When I was working on the new functions described in previous post I found that the distance calculation in general is very heavy and slow. The distance function gets two geometries to find the shortest distance in between. The approach has been to calculate the distance between all possible combinations of vertex-vertex and vertex-edge between the two geometries. That means that two geometries with 1000 vertexes each causes one million iterations and even if computers are fast, that takes some time.
The ideas how to make it faster came to me by the time of the birth of my son. I guess you get some extra boost from something like that. I was home from job for 10 days to help my wife and son, and I did, I promise But I also had time to try some ideas of getting distance calculations faster. Because of this I call it Birgers Boost from my son Birger.
The idea was to find a way to not do this distance calculation between all and every vertexes. I thought that at least the ones behind the middle of the geometry must be possible to avoid. I imagined like a wall that I projected against the geometries and then I could sort the vertexes as they appear on the other side of the wall as I move it through the geometry. I guess it maybe doesn’t make sense but I thought it was a little fun to describe how the idea appeared. The resulting algorithm uses a line from the middle of the first geometry to the middle of the second geometry. Then it orders the vertexes along that line and calculates the distances in the order of how close they are along that line. The big difference from the old function is that the preparation here, giving the vertexes a value along this line only happens once per vertex. So in the example of 1000 vertexes per geometry it takes only 2000 calculations to get those values. Then, when the vertexes is ordered we can do the distance calculations in the right order. And when the distance between those abstract walls that I imagined is bigger than the smallest found distance, then we know that the shortest distance is found. How many distances we have to calculate before we know this will vary depending on how the geometries is related to each other.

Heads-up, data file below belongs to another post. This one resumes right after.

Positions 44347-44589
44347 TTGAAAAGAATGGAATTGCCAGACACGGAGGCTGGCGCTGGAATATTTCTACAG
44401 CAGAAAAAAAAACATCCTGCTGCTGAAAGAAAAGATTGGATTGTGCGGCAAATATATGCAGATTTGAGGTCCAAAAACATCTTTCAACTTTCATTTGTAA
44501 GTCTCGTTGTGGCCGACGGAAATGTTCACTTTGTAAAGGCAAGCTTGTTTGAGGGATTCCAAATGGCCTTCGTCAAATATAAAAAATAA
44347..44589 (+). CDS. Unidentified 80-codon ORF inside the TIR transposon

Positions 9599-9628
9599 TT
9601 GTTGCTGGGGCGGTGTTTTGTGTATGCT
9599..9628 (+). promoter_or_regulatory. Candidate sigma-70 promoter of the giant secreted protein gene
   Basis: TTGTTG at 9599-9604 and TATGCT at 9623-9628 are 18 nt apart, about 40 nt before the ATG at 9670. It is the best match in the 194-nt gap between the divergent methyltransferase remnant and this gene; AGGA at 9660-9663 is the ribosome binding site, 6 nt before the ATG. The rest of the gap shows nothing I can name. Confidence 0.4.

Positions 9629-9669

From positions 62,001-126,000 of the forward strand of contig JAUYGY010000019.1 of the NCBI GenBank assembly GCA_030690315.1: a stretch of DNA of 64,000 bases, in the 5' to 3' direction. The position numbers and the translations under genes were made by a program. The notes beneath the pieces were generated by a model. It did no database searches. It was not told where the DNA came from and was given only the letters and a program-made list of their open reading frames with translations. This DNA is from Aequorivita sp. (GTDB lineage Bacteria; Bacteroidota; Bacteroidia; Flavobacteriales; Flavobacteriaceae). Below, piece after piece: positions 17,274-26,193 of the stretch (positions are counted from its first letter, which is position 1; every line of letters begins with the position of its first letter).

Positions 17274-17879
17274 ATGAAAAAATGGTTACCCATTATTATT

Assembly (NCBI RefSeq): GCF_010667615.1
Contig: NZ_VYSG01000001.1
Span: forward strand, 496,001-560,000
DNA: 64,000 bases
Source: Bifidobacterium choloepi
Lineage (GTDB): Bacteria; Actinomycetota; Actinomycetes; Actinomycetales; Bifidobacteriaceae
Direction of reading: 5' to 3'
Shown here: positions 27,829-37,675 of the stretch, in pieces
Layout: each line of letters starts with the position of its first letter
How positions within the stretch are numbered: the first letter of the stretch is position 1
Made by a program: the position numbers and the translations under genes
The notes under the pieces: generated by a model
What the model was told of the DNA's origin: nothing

From the testing we have done it seems like it in general gives a quite good increase in speed. For larger geometries it is between 10 and 100 times faster than the old algorithm. In some special cases it is not that fast and in some cases it is even faster.
This way of doing it will not work if the geometries overlap. The easiest way to be sure they don’t overlap is to check for overlapping bounding boxes. So, if there is overlapping bounding boxes the calculation is sent to the old hard way of doing it. The same is the situation if one of the geometries is a point because then there is no gain to get. Then it is done the same way as before
This is a problem but hopefully this will be solved. Paul Ramsey have come up with ideas that might make my way of doing it short lived, see his blog:
He is mostly discussing his new geography functions but probably it will be a good way of doing it for geometry too. So in PostGIS 2.0 the development will continue
Those distance calculations enhancements might be quite important because it makes it possible to calculate directly with the geometries in nearest neighbor calculations and thing like that instead of using the centroids. Using points will still be faster bu sometimes it may be useful to be able to run on the whole geometry and before it was often more or less impossible because of too heavy calculations.
This will be in PostGIS 1.5. A Beta release will hopefully be out soon. For windows there is experimental builds already available here:
And of course the source code is available to compile for other platforms.
I have wrote some lines in the wiki too, to describe this